While I debate attending Book Expo America 2016 in Chicago with the hope that it will be much less problematic by then (and catch that shade in the linked Publishers Weekly article about cities other than Chicago and New York City) I’m once again participating in Armchair BEA, the virtual hub for envious book bloggers everywhere. Today is all about letting y’all know a little bit more about me, so let’s get into it!

Why do you loving reading and blogging?

Reading is something I consistently rely on and always look forward to. No matter what’s happening in my life or where I am, books are there. Being able to escape into another world, even temporarily, is invaluable. Blogging is an excellent way to stay accountable as I develop as a writer. It’s also a place to gush about books I love, authors I’m crushing on, and what’s currently grinding my gears.

What is your theme song?

Parliament’s “Flashlight.” My parents played this one until the record went smooth. It bumped everywhere there was a mechanism to play music–from our basement during house parties to the ancient 8-track player in my father’s pickup truck. This song is my constant — the only thing that’s changed is how I listen to it. EVERYBODY’S GOT A LITTLE LIGHT UNDER THE SUN!

What does diversity mean to you?

More people like me writing more books about people like me and being agented by more people like me and those books being sold to publishers that employ more people like me and more people like me getting to read them.

What is the top book in your TBR pile?

Katherine Locke’s SECOND POSITION. If I meet my revision goals this week, I can dive on in. :D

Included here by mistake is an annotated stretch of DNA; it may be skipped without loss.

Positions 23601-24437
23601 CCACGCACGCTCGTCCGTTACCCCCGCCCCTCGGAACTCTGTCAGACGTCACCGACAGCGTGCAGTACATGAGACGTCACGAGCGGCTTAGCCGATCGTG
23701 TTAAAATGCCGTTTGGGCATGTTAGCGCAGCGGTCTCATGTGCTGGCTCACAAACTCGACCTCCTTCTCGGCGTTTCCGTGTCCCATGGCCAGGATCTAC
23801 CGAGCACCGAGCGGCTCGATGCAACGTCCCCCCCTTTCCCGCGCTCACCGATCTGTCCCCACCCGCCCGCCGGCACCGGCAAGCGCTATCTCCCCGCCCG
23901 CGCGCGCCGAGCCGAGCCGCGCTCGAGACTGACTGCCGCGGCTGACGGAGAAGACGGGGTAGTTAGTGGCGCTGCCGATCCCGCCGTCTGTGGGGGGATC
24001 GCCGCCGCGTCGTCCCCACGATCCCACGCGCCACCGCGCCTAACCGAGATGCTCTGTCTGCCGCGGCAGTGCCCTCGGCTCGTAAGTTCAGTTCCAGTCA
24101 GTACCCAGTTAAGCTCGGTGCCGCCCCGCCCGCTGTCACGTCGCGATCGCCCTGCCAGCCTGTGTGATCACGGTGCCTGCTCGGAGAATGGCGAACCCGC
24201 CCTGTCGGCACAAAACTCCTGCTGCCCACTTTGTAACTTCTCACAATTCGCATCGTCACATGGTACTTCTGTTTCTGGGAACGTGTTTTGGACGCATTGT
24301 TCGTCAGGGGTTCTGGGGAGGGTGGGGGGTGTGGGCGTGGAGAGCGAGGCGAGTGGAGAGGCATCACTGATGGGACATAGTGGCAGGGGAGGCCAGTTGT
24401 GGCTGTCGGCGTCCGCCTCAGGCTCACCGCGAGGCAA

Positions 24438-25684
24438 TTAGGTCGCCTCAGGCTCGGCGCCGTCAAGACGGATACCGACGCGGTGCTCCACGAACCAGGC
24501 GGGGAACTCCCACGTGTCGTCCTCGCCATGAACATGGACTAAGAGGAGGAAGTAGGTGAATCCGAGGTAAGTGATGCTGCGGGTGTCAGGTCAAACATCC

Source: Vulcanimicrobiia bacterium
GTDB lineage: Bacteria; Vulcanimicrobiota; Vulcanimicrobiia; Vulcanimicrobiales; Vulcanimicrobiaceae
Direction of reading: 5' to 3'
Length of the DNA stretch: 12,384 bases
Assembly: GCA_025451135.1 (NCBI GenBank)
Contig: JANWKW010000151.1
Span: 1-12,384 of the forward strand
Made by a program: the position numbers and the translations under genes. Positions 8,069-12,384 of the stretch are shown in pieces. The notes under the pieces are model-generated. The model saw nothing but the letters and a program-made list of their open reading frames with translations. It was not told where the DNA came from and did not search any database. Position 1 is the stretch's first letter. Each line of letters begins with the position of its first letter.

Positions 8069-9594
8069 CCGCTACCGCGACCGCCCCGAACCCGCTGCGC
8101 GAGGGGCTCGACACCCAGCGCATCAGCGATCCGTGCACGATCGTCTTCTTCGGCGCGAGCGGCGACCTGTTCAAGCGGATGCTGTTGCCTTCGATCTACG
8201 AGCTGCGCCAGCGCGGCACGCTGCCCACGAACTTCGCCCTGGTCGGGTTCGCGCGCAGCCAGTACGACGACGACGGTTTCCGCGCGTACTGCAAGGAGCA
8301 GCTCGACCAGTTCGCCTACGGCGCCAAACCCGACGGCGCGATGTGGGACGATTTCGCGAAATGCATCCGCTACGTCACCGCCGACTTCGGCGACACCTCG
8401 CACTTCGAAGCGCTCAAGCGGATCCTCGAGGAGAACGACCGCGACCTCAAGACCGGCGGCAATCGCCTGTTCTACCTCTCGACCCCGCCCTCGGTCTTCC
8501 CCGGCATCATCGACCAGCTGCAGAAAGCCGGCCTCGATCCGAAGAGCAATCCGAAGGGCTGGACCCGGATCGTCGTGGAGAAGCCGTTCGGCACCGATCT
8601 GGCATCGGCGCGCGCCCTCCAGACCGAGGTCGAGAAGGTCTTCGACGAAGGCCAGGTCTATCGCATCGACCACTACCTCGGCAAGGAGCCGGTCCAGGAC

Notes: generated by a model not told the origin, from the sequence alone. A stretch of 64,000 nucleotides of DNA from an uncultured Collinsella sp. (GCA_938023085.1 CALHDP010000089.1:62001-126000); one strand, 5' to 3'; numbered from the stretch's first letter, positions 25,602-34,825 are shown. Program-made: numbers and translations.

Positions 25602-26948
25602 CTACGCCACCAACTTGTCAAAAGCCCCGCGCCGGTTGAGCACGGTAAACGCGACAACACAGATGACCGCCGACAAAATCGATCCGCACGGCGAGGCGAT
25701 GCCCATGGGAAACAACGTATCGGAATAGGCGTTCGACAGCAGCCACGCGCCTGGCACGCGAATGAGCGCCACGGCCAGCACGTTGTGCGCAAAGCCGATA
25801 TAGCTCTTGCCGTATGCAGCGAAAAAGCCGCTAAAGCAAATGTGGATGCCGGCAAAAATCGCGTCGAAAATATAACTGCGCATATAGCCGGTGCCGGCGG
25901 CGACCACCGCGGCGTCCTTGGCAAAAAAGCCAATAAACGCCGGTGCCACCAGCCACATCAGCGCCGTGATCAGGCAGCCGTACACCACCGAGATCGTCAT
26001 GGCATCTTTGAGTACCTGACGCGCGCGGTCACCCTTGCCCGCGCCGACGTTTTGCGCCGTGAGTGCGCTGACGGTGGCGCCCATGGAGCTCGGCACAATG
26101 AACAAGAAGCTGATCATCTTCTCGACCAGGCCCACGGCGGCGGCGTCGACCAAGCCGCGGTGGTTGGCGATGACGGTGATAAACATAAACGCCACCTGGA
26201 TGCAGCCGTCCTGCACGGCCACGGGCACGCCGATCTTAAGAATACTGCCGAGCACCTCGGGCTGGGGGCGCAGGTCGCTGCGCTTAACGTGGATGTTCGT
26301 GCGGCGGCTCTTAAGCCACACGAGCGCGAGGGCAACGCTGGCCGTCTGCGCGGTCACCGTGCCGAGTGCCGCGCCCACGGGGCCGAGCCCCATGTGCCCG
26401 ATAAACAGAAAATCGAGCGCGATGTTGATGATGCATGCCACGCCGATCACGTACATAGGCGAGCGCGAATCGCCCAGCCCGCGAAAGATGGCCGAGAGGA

Share your favorite blog post on your blog. (aka written by you!)

Diversity: The Neverending Story, in which I attempt to unpack my blinding, ass-clenching rage about racism in the publishing industry.

 

 

The D-List: May 18, 2015

The D-List

10 Writers of Color We Should All Be Reading (Because Toni Morrison Isn’t the Only POC Author In The Universe)

Whenever I’m talking about books with friends, I’m surprised by how most of them still primarily read books by white guys, often old, dead white guys. It turns out that most people’s familiarity with authors of color tends to end with their high school curriculum at worst, or, at best, at the not-terribly-diverse bestseller lists. Read more here.

The City Is a Crossroads: Daniel José Older on Protest Art and Urban Lit

When we’re in a time when we have to proclaim in the streets that Black Lives Matter, literature is one of the first places where we learn what matters and whose life matters and whose doesn’t. And literature has been saying for centuries that black lives don’t matter. By not publishing black authors, by not publishing books about black people, that’s become the message by default. Whiteness being the default has been the message. Read more here.

‘Nimona’ makes a girl in sensible armor the star

Stevenson remembers the first time she went to a comic book store. She tells NPR’s Audie Cornish that she was just 11 years old, ‘and there’s that Princess Leia cutout, in the metal bikini, and she had a sign taped over her belly button, advertising the deals of the day … you get a message from that, you know? You get a message very loud and clear, and no one was throwing rocks at me and saying, girls can’t shop here, get out of here. You just kind of know when you’re not supposed to be somewhere.’ Read more here.